Robert Goulet &Gary Beach "La Cage aux Folles"Robert Goulet &Gary Beach "La Cage aux Folles"

Robert Goulet &Gary Beach "La Cage aux Folles"Robert Goulet &Gary Beach "La Cage aux Folles"

Robert Goulet &Gary Beach "La Cage aux Folles"Robert Goulet &Gary Beach "La Cage aux Folles"

Robert Goulet &Gary Beach "La Cage aux Folles"Robert Goulet &Gary Beach "La Cage aux Folles"

 A Trouper Embarks on a Voyage Over a Frothy Peach

By CHARLES ISHERWOOD  

 New York Times  May 6, 2005

 

 

Look closely, and you may see an occasional flicker of dismay cross the placidly handsome features of Robert Goulet as he strides gallantly, if unsteadily, through the Broadway revival of "La Cage aux Folles" at the Marquis Theater.

This is not necessarily cause for alarm. The potential sources of unease are many, after all, ranging from peripheral matters like the color of the central set, which is enough to put you off peach ice cream forever, to more crippling flaws like the musical's retrograde depiction of a gay relationship as a coy parody of a marriage. Mr. Goulet would not be human if he did not transmit, ever so subtly, a qualm or two about the excesses of Jerry Zaks's revival of the Jerry Herman-Harvey Fierstein musical, which recently lost one of its leading men, Daniel Davis, following reports of backstage drama.

Aside from the occasional hint of strained ambivalence, Mr. Goulet undertakes the role of Georges, the owner of a transvestite nightclub on the Riviera who is facing a rising soufflé of domestic conflict, with a welcome air of crisp professionalism. At 71, and working with just one of his original hips, Mr. Goulet is, admittedly, not particularly agile. He merely sketches in the few dance steps he's required to perform in a brief duet with Gary Beach, who plays Georges's lover, Albin. And he rarely strays too far from a solid piece of furniture. But his infirmity is not a serious drawback. In fact it comes to invest his performance with a pleasing symbolism: he stands as a still beacon of determined restraint amid the frantic vulgarity that surrounds him.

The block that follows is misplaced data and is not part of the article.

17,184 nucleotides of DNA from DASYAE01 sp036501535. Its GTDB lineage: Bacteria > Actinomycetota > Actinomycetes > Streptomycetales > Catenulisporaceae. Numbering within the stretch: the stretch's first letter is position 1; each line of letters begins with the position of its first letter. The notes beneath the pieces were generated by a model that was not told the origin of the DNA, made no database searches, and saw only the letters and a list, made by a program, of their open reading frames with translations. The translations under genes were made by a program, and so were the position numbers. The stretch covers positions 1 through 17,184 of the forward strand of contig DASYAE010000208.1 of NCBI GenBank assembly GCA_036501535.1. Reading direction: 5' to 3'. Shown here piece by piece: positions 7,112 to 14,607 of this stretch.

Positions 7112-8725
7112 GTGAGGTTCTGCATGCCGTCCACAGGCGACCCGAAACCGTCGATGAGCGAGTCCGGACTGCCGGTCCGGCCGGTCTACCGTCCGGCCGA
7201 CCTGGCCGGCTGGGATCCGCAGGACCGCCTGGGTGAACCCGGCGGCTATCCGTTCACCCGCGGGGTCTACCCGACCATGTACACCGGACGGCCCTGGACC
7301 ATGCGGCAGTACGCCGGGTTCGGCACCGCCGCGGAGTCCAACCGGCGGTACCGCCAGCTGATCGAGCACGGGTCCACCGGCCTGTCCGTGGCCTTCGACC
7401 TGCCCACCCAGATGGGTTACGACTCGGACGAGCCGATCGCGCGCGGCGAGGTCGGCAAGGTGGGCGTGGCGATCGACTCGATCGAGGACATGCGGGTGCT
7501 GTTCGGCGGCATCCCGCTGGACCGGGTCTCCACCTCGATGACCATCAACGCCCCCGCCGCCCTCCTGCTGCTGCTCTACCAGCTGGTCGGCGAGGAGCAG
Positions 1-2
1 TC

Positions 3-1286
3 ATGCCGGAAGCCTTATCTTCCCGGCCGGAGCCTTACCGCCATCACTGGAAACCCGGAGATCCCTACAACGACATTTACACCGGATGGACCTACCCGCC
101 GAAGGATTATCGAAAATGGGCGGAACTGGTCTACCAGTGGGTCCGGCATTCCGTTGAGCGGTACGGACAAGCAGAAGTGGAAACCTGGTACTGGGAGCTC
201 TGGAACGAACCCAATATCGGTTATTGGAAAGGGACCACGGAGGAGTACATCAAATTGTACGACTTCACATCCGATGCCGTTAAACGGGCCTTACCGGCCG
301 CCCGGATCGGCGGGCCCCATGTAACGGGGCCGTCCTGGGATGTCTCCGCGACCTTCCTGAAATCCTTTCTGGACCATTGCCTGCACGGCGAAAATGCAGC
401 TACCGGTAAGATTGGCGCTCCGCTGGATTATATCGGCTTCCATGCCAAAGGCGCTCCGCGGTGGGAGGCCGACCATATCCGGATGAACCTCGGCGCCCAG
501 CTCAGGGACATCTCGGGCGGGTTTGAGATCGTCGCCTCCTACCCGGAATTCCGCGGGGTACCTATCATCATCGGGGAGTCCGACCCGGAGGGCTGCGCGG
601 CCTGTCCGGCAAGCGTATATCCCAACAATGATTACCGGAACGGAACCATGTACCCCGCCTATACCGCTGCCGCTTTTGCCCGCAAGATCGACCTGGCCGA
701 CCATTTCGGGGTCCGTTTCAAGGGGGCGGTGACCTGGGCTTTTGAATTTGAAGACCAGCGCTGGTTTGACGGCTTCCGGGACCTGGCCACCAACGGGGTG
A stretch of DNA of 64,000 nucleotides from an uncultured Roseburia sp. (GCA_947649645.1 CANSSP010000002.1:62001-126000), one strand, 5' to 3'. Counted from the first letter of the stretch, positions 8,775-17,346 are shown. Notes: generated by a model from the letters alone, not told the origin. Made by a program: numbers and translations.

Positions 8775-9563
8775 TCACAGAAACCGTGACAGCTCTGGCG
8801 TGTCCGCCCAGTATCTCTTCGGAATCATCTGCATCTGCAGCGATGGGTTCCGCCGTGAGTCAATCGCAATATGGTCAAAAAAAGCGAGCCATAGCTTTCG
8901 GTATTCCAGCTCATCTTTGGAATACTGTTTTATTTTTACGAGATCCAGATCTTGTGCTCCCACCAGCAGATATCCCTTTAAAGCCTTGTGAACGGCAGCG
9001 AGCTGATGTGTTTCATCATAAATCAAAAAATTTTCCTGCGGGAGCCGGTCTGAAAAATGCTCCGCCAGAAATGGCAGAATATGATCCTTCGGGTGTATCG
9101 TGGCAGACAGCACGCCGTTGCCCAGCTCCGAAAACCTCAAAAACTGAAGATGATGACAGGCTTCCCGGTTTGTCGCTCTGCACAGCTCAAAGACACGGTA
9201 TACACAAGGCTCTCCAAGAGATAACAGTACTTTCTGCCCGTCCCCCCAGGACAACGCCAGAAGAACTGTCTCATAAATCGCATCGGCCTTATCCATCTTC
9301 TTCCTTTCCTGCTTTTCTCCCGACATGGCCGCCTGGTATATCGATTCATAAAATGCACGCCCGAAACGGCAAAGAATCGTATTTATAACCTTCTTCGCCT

Most of us know, at least theoretically, who Robert Goulet is, but how many know what he's been up to since he made his Broadway debut in 1960, playing Lancelot in the original production of "Camelot"? His subsequent Broadway appearances have been infrequent. He won a Tony for "The Happy Time" in 1968. He graduated to the role of King Arthur in a touring revival of "Camelot" that played briefly on Broadway in 1993. His last appearance was in "Moon Over Buffalo" 10 years ago.

And yet his subdued, graceful performance here speaks soothingly of a more confident era on Broadway, when musicals were not so desperate to flaunt their wares and performers could unthinkingly place their trust in their material and get on with the show. Mr. Goulet does just that in "La Cage," even if trust in this particular material is more romantic than rational.The firm baritone can still boom out a resonant note when a bit of punctuation is needed, but Mr. Goulet largely sings with the same supple, offhand sense of style that he brings to the performance as a whole. His affinity for a sentimental ballad,  honed over years, provides the production's finest moment.

When Mr. Goulet performs "Song on the Sand," in which Georges recalls the experience of first love through a fog of memory that blurs the details but not the intensity of the feeling, we escape briefly from the show's antic artificiality into the realm of real experience. For Mr. Goulet's fans, the moment will surely evoke responses echoing the sentiments in the song, stirring up memories of past pleasures to take home and cherish anew.

"La Cage aux Folles" is at the Marquis Theater, 1535 Broadway, between 45th and 46th Streets, (212) 307-4100.